I have a lovely quote here from Susan McGrath from the Smithsonian magazine, which I think captures some of this. She says: ‘As many as 100 vultures may feed on a single cow carcass, stripping it clean in 30 minutes. 2000, 3000, even 10,000 vultures swarmed the larger dumps in the early 1990s, the huge birds lapping at carcasses with their leathery tongues, thrusting their narrow heads neck deep to reach internal organs, tussling over choice goblets of meat.’ It’s quite a scene, I guess.

As you can tell from that little quote, it takes many vultures to clean a carcass, and they’re not always good sharers, but they are highly sociable and communal creatures. They’re often living in colonies of 20 or 30 birds, sometimes up to 100 birds, building nests in trees and on cliff edges, hanging out as close as they can to dumps and slaughterhouses, building nests that they line with wool, skin, dung, and rubbish.

So they have quite a proclivity for the macabre, if you like, which has earned them a bad reputation in a lot of countries around the world. I know they pop up in Disney films, and all over the place, always in the villain role. I guess they’re sort of dark creatures, and they don’t get a lot of attention from... Their conservation efforts haven’t captured the public imagination, I suppose. [laughter]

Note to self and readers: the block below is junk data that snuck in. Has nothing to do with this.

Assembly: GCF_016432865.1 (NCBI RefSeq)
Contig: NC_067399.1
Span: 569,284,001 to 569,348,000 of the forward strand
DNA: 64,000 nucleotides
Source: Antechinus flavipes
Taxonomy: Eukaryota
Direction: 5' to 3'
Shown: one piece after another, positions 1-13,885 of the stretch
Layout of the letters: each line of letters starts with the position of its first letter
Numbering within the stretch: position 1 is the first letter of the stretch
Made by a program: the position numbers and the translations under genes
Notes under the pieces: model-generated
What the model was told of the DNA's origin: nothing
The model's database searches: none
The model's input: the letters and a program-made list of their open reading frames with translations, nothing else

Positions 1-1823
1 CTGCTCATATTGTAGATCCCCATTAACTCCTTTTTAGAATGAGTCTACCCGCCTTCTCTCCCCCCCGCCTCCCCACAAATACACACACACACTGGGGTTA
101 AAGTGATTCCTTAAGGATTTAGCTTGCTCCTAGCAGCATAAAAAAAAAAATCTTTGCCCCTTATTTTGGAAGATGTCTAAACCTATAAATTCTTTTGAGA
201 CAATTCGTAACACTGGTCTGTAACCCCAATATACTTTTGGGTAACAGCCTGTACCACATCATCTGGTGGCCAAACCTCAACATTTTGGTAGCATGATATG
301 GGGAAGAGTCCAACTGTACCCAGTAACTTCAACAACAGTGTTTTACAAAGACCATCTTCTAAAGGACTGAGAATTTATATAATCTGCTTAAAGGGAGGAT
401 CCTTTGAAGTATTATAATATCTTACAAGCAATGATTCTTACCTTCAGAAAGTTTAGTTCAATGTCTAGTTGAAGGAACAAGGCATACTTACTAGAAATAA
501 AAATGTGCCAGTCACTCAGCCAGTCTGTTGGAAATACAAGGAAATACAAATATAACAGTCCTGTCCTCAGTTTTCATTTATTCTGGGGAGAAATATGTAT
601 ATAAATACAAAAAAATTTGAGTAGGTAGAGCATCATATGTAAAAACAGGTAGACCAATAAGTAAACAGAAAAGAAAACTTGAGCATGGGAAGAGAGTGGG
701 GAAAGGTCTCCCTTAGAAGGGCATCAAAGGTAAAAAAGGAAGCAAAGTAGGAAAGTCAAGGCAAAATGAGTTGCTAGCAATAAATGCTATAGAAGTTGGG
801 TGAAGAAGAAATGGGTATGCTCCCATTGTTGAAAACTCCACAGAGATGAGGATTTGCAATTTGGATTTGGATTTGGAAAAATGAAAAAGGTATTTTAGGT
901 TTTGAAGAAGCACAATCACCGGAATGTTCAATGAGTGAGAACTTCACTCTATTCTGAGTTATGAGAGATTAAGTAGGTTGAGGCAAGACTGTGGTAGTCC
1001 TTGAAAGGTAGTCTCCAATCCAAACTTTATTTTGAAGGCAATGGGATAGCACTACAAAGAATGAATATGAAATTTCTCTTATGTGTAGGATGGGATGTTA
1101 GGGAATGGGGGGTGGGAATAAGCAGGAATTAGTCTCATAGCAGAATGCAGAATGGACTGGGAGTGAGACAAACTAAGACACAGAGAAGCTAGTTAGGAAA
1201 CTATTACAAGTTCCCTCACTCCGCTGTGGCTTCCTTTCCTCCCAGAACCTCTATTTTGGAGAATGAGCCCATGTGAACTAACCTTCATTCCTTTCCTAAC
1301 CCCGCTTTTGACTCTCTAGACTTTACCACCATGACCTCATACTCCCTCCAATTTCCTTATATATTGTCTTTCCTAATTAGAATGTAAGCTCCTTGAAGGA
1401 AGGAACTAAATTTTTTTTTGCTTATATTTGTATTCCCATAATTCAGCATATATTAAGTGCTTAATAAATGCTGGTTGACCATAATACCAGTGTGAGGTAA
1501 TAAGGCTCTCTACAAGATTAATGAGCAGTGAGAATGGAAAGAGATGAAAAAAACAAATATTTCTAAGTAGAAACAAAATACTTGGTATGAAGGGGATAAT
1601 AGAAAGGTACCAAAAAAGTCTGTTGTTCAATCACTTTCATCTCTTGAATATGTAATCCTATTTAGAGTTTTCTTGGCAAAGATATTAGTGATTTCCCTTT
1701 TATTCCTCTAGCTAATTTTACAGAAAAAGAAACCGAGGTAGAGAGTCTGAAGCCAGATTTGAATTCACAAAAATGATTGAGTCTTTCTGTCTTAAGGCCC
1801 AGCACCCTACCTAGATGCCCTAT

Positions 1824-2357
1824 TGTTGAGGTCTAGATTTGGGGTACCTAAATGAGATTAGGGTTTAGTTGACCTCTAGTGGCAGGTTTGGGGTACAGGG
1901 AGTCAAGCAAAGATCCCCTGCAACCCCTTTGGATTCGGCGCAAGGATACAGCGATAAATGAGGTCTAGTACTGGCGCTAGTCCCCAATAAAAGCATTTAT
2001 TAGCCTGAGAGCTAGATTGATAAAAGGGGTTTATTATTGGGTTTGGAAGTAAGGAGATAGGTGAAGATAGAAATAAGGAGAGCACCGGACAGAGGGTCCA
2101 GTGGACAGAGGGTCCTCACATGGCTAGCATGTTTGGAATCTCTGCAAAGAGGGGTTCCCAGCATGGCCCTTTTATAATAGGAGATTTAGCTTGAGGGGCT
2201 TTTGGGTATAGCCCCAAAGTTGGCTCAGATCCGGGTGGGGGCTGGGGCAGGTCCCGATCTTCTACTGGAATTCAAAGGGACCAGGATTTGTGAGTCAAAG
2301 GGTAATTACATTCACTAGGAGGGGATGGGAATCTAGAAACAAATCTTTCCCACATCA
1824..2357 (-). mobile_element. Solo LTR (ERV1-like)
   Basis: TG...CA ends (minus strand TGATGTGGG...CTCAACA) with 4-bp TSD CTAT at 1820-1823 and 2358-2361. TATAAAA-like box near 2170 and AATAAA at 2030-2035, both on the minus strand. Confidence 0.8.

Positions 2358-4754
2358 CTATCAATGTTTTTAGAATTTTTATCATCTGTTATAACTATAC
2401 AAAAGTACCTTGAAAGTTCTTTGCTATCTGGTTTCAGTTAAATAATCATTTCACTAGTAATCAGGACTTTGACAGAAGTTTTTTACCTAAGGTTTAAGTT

Nonetheless, the roles they play in ecosystems are vitally important. And this is part of the tension that we’re so interested in, that even these creatures that are unloved in so many ways are so important. In the past, vultures have helped to contain the spread of disease from rotting carcasses, by quickly and completely consuming them.

In their absence, though, these five to ten million animal carcasses have made room for explosions in populations of stray dogs, rats, and other fast breeding scavengers. It’s estimated that in the last decade or so, there’s been a 30 per cent increase in the number of stray dogs in India.

That increase in dog populations brings a lot of problems that I’ll talk about in just a second, briefly. But also, the rotting carcasses that aren’t cleaned anywhere near as completely, or as quickly as they once were by the vultures, who are very efficient, have led to other problems, like the spread of anthrax, which I won’t get into.

But just to focus on the increase in dog populations for a moment - just to give you one example - increases in dog attacks on people in India, but also increasing the spread of rabies, which is endemic in India. India has 60 per cent of the world’s rabies deaths: it’s between 25,000-30,000 deaths a year. One death every 30 minutes, basically. And with the extra 30 per cent in the wild dog population, obviously there are grave fears that those numbers will increase.